Here’s my short list of some things to consider when you demo your company’s mobile apps to a live audience. I’ve accumulated this list over the last several years as the team I’m on does a lot of showing off apps on iOS, Android and Windows Phone. We’ve also seen quite a few demos from customers and at industry conferences.
While most of these tips apply to personal demos where you have the phone in your hand while standing in a tradeshow booth, I’m actually talking about projecting demos on a big screen in front of a live audience, or during an internet video conference call with screen sharing.
- Screen brightness. Adjust the screen brightness so that the screen is not too dark and not washed out, and temporarily disable screen brightness auto-dimming. Auto-dimming is where the phones background light gets dimmed usually around ten to fifteen seconds before the screen auto-locks.
- Turn off auto-lock. Temporarily disable your auto-screen lock (if your company policy permits it). There’s nothing more aggravating than talking about something for a few minutes and then when you turn your attention back to the phone you have to re-enter your unlock code. I’ve also seen this happen to people on the screen behind them and they didn’t notice but the audience could see it.
- Silence the phone. For demos that don’t need sound, which is probably most demos, turn your phone’s sound all the way to “off”. Most phones beep, tweedle and pop as various things happen in the background, so spare your audience by making your phone silent.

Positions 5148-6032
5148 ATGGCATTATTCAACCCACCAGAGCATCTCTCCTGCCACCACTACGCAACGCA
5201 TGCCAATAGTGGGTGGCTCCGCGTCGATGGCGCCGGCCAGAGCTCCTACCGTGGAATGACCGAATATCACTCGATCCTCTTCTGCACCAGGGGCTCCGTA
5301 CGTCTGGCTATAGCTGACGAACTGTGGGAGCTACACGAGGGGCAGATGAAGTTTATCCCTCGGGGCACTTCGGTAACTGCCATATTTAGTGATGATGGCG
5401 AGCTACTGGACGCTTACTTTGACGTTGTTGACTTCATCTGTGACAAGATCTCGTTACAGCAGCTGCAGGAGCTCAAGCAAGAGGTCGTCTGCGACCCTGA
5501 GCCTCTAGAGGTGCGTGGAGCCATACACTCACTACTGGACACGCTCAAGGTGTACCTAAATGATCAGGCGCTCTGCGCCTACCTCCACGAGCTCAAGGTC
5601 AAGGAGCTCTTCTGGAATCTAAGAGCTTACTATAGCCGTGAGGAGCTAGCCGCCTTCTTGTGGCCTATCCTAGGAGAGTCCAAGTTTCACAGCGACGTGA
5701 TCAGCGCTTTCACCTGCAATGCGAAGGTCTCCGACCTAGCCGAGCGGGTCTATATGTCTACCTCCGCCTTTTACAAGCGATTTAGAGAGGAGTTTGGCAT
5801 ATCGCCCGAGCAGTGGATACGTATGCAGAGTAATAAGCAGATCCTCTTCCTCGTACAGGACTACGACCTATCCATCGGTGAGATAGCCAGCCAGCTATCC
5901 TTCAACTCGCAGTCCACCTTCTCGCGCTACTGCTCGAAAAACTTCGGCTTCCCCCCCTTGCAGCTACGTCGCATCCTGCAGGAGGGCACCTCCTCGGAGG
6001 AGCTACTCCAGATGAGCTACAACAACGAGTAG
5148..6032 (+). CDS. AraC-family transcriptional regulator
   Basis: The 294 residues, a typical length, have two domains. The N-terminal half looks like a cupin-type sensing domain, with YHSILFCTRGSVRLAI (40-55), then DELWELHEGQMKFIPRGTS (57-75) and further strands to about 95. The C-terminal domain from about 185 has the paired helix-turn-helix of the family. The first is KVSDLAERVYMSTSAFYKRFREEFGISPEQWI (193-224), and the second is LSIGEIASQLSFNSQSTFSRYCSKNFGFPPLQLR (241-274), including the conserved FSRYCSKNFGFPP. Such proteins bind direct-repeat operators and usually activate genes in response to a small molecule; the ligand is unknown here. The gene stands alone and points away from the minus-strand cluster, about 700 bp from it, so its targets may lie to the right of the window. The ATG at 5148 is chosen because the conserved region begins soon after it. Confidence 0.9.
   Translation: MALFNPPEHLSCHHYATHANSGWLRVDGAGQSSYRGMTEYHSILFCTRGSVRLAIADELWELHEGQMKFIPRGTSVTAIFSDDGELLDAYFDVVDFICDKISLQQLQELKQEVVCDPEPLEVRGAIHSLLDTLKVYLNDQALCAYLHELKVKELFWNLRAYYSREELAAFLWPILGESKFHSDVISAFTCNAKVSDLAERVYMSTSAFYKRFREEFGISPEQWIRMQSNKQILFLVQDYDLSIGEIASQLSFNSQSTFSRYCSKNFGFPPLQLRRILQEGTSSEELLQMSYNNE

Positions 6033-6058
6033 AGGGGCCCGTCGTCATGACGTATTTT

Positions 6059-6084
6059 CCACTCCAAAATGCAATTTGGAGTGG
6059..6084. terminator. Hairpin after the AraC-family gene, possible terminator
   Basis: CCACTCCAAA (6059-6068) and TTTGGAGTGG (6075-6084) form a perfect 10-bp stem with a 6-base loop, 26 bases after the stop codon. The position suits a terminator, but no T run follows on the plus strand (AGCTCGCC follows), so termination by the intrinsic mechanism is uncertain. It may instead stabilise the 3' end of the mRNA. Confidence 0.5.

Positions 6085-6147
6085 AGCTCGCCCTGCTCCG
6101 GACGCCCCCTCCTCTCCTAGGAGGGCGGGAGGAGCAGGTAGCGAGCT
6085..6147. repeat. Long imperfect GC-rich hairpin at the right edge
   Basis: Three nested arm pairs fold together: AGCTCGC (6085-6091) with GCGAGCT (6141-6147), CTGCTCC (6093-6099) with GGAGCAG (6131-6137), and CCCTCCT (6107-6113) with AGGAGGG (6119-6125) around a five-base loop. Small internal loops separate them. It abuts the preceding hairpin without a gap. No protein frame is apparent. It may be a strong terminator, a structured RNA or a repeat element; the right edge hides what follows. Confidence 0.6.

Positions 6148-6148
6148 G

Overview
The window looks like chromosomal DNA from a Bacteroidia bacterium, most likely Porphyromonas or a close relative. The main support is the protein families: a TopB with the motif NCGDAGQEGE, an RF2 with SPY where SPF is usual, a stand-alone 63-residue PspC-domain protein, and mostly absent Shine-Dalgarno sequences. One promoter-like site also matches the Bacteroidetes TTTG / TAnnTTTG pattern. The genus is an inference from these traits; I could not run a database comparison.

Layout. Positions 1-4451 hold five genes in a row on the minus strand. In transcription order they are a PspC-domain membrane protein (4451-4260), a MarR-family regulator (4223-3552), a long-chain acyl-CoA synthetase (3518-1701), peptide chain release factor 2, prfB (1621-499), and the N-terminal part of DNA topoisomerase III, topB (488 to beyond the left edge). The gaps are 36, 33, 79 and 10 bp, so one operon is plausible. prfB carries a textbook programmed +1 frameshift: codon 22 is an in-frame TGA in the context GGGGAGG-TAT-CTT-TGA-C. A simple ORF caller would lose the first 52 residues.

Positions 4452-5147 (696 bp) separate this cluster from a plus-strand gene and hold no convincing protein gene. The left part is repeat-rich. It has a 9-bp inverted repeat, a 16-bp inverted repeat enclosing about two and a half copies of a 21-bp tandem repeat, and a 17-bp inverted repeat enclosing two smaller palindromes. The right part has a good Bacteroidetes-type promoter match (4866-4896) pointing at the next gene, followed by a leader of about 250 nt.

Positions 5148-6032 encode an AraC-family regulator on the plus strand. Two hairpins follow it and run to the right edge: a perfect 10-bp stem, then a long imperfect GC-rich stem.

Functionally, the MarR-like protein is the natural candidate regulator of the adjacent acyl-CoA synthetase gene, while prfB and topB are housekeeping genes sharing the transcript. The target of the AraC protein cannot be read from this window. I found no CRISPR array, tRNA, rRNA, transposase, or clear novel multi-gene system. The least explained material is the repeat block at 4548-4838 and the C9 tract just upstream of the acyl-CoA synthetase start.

- A/C Power. Plug your phone into a power outlet. While this may seem obvious, I’ve seen a phone die during a major industry conference plenary session.
- Shutdown extra apps. Shut off any unnecessary apps that will consume memory and CPU. You want your demo to run as fast as possible.
- Remove unnecessary icons. Clean any non-professional app icons from the navigation screens you will be showing live. On a few rare occasions I’ve seen some fairly disturbing icons that had no place in a professional presentation.
- Verify the type of demo camera. Ask ahead what kind of demo camera the conference has for mobile phones, one of the most common ones is called an ELMO. These are devices where you set your phone below it and it has a camera that points downward at the phone and connects to a projector through a switch. So, when you go to show off your app you turn a switch that connects the ELMO (or similar device) to the projector. Some of these are terrible and some are great. I use an IPEVO Point 2 for some demos because it’s portable and I trust it.
- Test demo camera. Test your demo camera well before your presentation. You may need some help from the conference’s audio visual team. Make sure your phone in focus, check if you can see the application details, look to see if the background colors aren’t too white and washed out, etc.
- Cache local data. Cache your data when possible. If you plan on connecting to remote data sources, consider moving that data onto a local SQLite database on your phone.
- Check internet connection. Check your internet connection beforehand. Conference are notorious for having limited cell and wireless coverage. My recommendation is always create a movie backup of your most important demo points. Yep, I’m 100% serious. With an IPEVO Point 2, for example, you can project the camera image in a desktop app and use software such as Camtasia Studio, which also offers a free trial, to create a movie with audio too. Also, a note to phone developers here, it’s a best practice to check if your app has an internet connection and to let your users know if the connection goes away, for example: http://www.andygup.net/?p=155.